Chekhov’s gun

The Russian playwright Anton Chekhov famously said, “One must not put a loaded rifle on stage if no one is thinking of firing it.” What does this mean? Let’s dive deeper into the concept and understand it with an example.

Chekhov’s gun is a principle that suggests every element or detail shown in a story should have some significance. If an insignificant object, character, or piece of information is introduced early in the story, it should become relevant later in the film.

Let’s consider the film “Harry Potter and the Sorcerer’s Stone.” In the beginning, there is a brief scene where Harry Potter receives an invisibility cloak as a gift. Initially, this may seem like a minor detail. However, as the story progresses, the invisibility cloak gains importance.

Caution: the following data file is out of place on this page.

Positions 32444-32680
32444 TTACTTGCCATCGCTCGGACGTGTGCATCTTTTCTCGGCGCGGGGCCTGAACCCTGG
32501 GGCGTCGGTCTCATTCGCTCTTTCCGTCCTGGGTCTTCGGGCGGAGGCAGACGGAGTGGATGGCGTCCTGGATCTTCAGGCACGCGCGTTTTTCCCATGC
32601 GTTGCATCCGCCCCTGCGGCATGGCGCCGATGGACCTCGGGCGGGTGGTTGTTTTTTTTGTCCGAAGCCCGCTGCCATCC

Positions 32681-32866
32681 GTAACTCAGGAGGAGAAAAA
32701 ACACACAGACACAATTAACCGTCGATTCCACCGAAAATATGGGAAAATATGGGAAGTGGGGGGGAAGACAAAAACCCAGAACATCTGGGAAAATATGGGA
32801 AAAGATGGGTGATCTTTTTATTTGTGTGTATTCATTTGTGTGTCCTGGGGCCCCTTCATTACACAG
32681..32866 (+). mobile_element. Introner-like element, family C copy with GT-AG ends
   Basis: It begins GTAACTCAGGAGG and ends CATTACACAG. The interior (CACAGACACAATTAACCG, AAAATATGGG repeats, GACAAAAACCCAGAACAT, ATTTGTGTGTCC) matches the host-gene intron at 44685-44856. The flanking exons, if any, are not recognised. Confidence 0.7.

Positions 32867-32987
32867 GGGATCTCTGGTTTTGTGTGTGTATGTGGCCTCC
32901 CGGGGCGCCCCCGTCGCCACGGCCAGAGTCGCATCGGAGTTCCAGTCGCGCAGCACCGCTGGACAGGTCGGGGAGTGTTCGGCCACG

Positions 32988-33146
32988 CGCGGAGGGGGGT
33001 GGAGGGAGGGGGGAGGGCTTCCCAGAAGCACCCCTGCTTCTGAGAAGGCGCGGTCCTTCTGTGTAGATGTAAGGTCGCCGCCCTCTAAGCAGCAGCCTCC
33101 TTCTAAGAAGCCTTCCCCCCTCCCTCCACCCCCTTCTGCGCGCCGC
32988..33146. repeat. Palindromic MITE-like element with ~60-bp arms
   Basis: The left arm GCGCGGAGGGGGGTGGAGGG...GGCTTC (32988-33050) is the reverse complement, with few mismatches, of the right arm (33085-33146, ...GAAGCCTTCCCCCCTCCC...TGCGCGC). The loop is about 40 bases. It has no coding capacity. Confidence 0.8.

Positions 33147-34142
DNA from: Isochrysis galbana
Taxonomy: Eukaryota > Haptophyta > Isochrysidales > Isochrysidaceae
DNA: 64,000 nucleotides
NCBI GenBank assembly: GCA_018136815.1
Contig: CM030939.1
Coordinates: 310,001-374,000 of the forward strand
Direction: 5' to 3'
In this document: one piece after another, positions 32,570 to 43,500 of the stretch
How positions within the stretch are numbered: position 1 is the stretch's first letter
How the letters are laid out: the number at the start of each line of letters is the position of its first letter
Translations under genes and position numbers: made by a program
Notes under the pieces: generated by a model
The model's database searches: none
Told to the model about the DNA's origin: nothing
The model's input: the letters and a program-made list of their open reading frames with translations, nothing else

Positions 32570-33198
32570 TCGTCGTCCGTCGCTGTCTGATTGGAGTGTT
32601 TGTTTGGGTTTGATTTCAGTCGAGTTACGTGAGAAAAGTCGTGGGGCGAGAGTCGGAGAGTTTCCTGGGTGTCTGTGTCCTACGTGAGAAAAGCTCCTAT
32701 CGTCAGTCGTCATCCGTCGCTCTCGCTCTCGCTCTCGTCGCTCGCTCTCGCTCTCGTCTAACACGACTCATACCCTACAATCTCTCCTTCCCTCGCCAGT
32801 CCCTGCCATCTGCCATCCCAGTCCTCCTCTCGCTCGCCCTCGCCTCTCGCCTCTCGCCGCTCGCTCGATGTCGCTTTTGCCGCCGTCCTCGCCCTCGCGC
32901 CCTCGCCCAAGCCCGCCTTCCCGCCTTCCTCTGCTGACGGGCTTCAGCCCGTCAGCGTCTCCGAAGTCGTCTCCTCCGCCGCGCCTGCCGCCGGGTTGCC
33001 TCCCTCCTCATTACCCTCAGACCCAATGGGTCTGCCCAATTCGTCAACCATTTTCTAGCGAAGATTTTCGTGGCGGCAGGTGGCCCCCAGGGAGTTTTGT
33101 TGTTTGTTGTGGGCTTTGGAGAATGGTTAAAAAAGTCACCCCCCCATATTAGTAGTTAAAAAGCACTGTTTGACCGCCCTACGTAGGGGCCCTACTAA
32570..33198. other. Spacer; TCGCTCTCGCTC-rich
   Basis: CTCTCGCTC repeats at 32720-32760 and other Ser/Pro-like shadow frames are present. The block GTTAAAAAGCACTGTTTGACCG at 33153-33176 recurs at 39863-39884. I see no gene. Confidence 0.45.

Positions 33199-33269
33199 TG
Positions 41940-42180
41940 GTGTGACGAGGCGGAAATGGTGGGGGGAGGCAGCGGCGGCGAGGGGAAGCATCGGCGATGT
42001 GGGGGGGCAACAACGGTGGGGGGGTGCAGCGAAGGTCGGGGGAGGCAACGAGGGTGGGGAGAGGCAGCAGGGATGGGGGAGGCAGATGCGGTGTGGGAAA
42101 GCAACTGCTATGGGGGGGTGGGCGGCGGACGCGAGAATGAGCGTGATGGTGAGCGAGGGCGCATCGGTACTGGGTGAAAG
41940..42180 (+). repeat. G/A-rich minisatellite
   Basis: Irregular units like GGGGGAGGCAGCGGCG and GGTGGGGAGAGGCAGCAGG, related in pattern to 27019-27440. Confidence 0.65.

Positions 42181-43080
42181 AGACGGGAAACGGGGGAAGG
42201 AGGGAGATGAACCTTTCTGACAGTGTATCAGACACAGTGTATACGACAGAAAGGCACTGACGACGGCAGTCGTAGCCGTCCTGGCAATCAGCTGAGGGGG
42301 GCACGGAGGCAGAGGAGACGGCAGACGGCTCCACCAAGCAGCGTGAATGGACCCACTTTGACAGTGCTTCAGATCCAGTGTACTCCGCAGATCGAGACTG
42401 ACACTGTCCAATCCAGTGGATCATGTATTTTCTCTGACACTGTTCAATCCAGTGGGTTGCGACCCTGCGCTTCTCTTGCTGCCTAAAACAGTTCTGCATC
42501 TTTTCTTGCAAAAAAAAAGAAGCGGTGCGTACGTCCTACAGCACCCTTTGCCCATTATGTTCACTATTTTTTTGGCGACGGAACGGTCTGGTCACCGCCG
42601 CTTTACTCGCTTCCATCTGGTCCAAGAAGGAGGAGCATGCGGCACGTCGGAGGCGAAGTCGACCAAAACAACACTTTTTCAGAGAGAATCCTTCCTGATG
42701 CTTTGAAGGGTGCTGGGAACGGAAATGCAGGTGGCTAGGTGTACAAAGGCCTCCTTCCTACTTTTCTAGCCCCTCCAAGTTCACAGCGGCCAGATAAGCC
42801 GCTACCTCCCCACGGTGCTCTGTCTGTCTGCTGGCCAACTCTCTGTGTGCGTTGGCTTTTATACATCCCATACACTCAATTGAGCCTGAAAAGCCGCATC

The invisibility cloak plays a vital role in Harry’s adventure, allowing him to sneak around and uncover secrets. Its introduction early in the film is a perfect example of Chekhov’s gun. It creates an expectation for the audience that this seemingly ordinary item will have relevance later in the story, increasing their anticipation and engagement with the movie.

So, that was Chekhov’s gun in a nutshell. I hope you understand its significance and can use it best in your future work.